THE MAIN WAY I DEAL WITH STRESS is with SUPPORT of people in my life.

I TALK TO MY DOCTOR a lot. He’s an HIV specialist with an outlook on living with HIV that I haven’t experienced with many doctors. Once when I was going through a hard time with my treatment, he asked me, “What do you want to live for?” I didn’t answer right away because it was a hard question for me. I eventually told him that I wasn’t sure what I wanted to live for, but I knew I didn’t want to live the way my life was going at the time. I’d been giving myself away to others more than I was NUTURING MYSELF. His question helped me to finally figure out what people meant when they said to take care of myself.

I maintain friendships with people who have a good understanding of living with HIV. My FRIENDS are always around when I need them and are very supportive of me and my work. So is my FAMILY. I came out to them first about being 2-Spirited, and after testing positive I came out to them about that. Sometimes I put on a facade for them, in regards to how I’m doing and how much stress I’m under. I try not to stress other people out with my stresses. I like to think of this as a coping mechanism. Sometimes the AVOIDANCE OF CERTAIN SUBJECTS is easier on me. Besides, they know I’ll tell them if something’s really not right.

WATCHING JEOPARDY reduces my stress because I know there are people out there who are a little stupider than me. I also write poetry and I’m teaching myself how to PLAY GUITAR.

SMUDGING WITH SAGE in my home helps clean my mind and spirit and carries my prayers to grandmothers, grandfathers and the Great Spirit. It allows me peace within my thoughts and actions. Smudging is a great reminder that my life is about me and myself more so than anybody else in the world.

Finally, I try not to concentrate too much on the fact that I’m HIV positive. TAKING MY MEDS is one of those points during my day that reminds me, but it also grounds me.

LOUISE BINDER, 52

Chair of Voices of Positive Women, chair of the Canadian Treatment Advocates Council, co-chair Ministerial Council on HIV/AIDS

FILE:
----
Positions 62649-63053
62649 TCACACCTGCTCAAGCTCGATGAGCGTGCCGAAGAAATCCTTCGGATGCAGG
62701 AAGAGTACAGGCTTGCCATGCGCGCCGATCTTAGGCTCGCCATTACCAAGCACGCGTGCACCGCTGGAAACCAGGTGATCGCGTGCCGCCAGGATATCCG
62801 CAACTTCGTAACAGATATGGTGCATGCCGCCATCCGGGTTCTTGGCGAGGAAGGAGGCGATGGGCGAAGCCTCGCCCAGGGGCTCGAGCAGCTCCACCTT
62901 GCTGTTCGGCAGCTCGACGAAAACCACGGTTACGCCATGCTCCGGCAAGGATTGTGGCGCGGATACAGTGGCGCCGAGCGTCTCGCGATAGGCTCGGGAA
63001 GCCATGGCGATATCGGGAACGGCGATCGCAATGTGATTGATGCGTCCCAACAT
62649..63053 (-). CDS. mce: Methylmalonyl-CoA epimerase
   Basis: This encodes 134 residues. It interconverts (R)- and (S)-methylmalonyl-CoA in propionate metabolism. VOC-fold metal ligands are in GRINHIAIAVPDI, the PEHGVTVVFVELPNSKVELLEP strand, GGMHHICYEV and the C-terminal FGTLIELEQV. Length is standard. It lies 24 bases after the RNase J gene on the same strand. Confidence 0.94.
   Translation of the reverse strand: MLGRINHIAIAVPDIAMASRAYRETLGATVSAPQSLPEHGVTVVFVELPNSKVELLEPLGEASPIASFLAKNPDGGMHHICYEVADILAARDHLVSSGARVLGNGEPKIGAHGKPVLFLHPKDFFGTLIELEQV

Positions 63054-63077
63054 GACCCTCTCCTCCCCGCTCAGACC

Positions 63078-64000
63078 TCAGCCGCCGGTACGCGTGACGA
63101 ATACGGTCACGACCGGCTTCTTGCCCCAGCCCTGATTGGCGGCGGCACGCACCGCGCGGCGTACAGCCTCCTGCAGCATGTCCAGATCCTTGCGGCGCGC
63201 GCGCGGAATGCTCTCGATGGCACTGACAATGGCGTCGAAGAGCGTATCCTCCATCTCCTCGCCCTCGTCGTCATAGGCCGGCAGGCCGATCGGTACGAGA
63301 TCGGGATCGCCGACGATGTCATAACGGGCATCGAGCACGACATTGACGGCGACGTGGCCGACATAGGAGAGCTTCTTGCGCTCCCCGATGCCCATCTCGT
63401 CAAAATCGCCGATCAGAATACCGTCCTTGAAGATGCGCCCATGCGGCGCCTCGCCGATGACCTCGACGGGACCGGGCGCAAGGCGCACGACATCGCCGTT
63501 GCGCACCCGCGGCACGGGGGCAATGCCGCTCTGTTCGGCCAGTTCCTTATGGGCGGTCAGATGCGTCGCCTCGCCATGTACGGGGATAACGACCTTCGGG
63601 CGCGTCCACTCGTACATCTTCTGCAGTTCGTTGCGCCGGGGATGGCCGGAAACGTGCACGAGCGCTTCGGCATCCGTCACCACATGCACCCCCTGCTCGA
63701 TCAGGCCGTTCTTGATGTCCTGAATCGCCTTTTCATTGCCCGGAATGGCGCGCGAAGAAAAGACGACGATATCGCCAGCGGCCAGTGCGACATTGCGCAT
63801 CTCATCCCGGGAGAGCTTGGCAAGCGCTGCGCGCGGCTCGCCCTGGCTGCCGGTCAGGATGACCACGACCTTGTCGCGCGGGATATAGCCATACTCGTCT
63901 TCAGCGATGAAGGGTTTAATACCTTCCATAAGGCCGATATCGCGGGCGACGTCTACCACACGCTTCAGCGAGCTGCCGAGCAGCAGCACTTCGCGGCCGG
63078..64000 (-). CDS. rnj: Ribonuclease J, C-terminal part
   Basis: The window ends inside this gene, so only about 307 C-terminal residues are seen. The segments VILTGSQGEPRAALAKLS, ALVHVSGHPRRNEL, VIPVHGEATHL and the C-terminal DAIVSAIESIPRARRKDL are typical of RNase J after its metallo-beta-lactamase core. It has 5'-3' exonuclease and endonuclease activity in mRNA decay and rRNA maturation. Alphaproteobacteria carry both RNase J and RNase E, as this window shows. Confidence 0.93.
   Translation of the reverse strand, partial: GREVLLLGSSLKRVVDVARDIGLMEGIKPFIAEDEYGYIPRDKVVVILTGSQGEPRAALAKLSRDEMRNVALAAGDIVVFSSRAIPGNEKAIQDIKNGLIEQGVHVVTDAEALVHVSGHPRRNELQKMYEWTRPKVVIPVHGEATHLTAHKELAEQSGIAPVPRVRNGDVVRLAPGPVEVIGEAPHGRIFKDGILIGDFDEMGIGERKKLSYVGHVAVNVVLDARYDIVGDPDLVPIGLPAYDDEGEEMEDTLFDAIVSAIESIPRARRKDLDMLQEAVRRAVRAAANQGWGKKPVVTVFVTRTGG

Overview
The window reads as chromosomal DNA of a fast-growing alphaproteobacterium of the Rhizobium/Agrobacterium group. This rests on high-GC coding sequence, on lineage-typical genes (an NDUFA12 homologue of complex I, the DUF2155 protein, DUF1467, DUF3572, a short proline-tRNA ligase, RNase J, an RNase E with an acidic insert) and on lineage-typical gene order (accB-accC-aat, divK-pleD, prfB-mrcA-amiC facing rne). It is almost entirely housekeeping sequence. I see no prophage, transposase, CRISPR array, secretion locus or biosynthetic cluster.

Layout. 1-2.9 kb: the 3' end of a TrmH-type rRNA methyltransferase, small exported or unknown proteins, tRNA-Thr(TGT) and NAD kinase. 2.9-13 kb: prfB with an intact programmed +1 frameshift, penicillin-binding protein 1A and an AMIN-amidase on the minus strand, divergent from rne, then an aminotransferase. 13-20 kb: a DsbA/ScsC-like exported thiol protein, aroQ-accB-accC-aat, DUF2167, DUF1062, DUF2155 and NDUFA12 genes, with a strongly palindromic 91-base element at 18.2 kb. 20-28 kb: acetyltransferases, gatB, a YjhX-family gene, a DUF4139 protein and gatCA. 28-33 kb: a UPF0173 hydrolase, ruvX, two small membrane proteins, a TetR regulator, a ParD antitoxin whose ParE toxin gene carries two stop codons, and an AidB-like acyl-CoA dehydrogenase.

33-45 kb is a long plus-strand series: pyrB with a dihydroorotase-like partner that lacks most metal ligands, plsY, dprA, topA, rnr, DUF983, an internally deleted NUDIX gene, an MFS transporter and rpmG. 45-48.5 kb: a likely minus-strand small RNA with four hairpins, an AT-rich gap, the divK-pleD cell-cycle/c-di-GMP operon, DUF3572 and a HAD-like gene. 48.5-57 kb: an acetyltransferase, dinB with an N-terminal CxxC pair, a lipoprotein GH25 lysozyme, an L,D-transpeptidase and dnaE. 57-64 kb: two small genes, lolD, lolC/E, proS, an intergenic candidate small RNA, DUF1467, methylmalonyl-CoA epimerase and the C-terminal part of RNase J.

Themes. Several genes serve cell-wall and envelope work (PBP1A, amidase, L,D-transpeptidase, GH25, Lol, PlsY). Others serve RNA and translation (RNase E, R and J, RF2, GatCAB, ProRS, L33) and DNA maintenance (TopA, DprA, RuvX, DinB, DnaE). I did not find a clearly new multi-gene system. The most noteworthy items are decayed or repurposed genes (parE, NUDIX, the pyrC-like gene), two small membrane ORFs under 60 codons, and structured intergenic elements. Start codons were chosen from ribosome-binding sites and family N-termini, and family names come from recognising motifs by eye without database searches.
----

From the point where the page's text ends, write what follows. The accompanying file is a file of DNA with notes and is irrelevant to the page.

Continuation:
Diagnosed with HIV: 1994
Viral load: undetectable
CD4 count: 620
Toronto, Ontario

THE IDEA OF ANYONE BEING INTERESTED in my stress reduction techniques is hilarious! I started a stress reduction course a few months ago and was so busy that I only made it to the first class. My teacher and I agreed it was not for me. I like to say that I FAILED STRESS REDUCTION 101. So I’m not sure how much credibility I have on this subject.

Having said that, I think being able to SEE THE HUMOUR IN LIFE and not take it all too seriously is a form of stress reduction in itself. As well, it’s important to wake up with things in your day that you find fun and that make you feel mentally and physically well. I do power-stepping for exercise, which is great stress relief. I’ve signed up for a writing course and an OPERA APPRECIATION course (for some people that would probably create stress). I find time for my friends and I’ve taken up cooking. I could actually go on for a while — reading good books, going to movies….

JANET CONNERS, 45

Semi-retired activist
Diagnosed with HIV: 1989
Viral load: undetectable
CD4 count: 593
Hatchet Lake, Nova Scotia

I’VE HAD A LOT OF GRIEF-INDUCED STRESS, and in the past, I spent a lot of TIME ALONE IN MY CAR CRYING. I’d be driving, so I guess it wasn’t too safe. But in my car, I could be completely alone and nobody could get ahold of me. It was sort of a planned event: There was always music playing; I’d specifically choose music I knew would make me cry, mostly BROKEN-HEART SONGS, some Tammy Wynette, Whitney Houston.

That was before I figured out that I could cry in front of other people. Often stress comes because we’re carrying this big load that we feel we need to carry ourselves. But I’ve realized that WE CAN SHARE THIS LOAD. We share almost every other emotion with people — happiness, joy, laughter, anger, frustration — except for crying. There’s this idea that you shouldn’t cry in public. Once I learned to CRY IN FRONT OF OTHERS, I was able to express what I was feeling while I was feeling it, without letting it build up to a point where it would become too stressful. A HUGE WEIGHT WAS RELEASED.

Today there are two main ways I deal with stress. One, I TALK ABOUT IT — with my partner, sister, friends — and try to sort it out. And two, I’ve moved to the country and we’re on a lake, so I go to the most quiet place on our property and just sit and WATCH THE LAKE so my mind can be clear. I still listen to a lot of music, but these days it’s SHOWTUNES. I love Gypsy, especially “Everything’s Coming Up Roses.”